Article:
Are you worried about your child’s addictive behavior?
You know the kid.
It is Halloween night and he is gorging himself with candy until he is sick.
Then comes Thanksgiving when she can’t keep her fingers out of the pie.
Or the child at Christmas that stealthily makes off with a plate of cookies.
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We can all relate, right? I am not the only one ringing in the holidays to the music of wine glasses doing a celebratory dance.
Except for this child, the one exhibiting addictive behavior, these are not unique events. These occasions are part of a much, much longer series of stories of dysregulation. Instead of celebratory dance, the clinks of someone with an addictive personality are in rapid-fire succession.
How to Manage Your Child’s Addictive Behavior
One of the hardest stories for me to write is about my son’s battle with an addictive personality. In other words, he has so many lovely qualities and, yet, here I am writing about this dark light within him because it is this light that keeps me up at night. His story (like so many) takes place in this ‘candy shop’ environment we live in; an environment that is filled with triggers for a child predisposed to addictive tendencies. This child has to navigate this land of digital and chemical temptations without the years of trial and error, without the self-help books and articles, and without a developed pre-frontal cortex to help with executive functioning.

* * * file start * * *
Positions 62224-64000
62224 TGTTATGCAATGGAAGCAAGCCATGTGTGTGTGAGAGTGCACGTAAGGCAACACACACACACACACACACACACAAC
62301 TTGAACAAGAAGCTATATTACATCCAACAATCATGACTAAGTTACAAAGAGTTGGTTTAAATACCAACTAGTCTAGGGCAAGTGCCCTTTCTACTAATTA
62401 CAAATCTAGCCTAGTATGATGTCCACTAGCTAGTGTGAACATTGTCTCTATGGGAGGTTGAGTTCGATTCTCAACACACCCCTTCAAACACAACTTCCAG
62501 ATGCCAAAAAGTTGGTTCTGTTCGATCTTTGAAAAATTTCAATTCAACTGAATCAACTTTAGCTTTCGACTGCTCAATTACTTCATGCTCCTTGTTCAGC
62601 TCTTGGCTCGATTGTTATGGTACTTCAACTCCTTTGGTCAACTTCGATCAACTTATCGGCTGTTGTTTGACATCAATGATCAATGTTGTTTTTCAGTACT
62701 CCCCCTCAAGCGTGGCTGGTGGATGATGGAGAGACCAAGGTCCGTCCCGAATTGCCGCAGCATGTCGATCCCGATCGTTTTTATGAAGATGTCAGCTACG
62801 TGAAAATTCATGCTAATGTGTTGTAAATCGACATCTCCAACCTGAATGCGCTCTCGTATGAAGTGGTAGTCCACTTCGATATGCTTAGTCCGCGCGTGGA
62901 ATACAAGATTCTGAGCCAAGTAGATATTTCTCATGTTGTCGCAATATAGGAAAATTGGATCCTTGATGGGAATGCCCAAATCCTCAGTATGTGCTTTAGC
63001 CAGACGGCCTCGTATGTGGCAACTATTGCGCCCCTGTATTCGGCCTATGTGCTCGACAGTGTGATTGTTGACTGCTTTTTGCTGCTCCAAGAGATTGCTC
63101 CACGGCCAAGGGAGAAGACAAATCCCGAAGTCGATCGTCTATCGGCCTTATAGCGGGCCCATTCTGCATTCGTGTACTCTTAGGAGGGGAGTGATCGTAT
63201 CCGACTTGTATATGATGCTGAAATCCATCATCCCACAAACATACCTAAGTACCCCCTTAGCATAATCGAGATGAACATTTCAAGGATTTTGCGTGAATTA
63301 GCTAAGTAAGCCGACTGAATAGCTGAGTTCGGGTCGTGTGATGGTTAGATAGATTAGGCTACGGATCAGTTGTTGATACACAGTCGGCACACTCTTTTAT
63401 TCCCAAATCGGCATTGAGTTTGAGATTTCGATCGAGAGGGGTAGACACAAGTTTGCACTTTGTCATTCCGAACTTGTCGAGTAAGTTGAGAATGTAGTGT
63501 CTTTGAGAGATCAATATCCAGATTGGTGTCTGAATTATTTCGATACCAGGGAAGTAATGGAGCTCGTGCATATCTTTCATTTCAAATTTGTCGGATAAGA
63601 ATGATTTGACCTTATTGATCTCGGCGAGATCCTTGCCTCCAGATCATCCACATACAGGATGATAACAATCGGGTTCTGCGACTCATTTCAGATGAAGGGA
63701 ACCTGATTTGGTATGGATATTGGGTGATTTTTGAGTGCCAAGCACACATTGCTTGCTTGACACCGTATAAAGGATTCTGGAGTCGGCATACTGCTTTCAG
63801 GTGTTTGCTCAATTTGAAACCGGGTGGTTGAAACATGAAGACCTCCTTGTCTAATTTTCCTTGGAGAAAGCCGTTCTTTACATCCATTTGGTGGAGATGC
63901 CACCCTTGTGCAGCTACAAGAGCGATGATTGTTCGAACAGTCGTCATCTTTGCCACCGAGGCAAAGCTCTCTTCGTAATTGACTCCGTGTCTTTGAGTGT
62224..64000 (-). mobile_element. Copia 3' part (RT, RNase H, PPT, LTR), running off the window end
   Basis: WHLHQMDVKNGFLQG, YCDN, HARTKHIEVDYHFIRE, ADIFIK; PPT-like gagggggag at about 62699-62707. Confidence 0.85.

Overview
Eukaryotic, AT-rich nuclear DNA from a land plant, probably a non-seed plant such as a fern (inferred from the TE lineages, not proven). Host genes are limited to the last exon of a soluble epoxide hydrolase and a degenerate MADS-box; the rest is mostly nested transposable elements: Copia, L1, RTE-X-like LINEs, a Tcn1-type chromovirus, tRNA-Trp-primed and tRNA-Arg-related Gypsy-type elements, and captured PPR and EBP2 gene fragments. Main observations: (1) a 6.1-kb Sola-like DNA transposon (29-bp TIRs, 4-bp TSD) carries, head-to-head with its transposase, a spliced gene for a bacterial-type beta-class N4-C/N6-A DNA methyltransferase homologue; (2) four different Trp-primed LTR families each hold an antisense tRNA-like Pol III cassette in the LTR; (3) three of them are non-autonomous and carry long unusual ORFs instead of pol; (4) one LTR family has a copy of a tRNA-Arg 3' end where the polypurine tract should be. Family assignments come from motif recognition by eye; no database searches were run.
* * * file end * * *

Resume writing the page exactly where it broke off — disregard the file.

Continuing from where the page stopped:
That’s where WE come in. The parents. We are here to assume our fundamental role of teaching our kids to develop a wonderful relationship with the world they live in. Furthermore, we have the unique opportunity to help make their story one of success, love, and happiness. Finally, we get to help them turn into the wonderful solitary that symbolizes balance and enjoyment.
So let’s begin…
Kids and Addictive Behavior: The Setting
Children today have to deal with the ubiquitous availability of instant gratification. Unhealthy food is more accessible and cheaper than healthy food. This year in the United States, there are over 200,000 fast food restaurants operating and sales in the snack food market reached $124 Billion.
Our children have access to rapidly-changing, sophisticated animation. Every iPhone or iPad offers instantaneous access to 2 million iOS Apps. Our television, social media and video games are on demand. We live in an instant gratification society. This environment is incredibly difficult for children (and adults) with addictive personalities.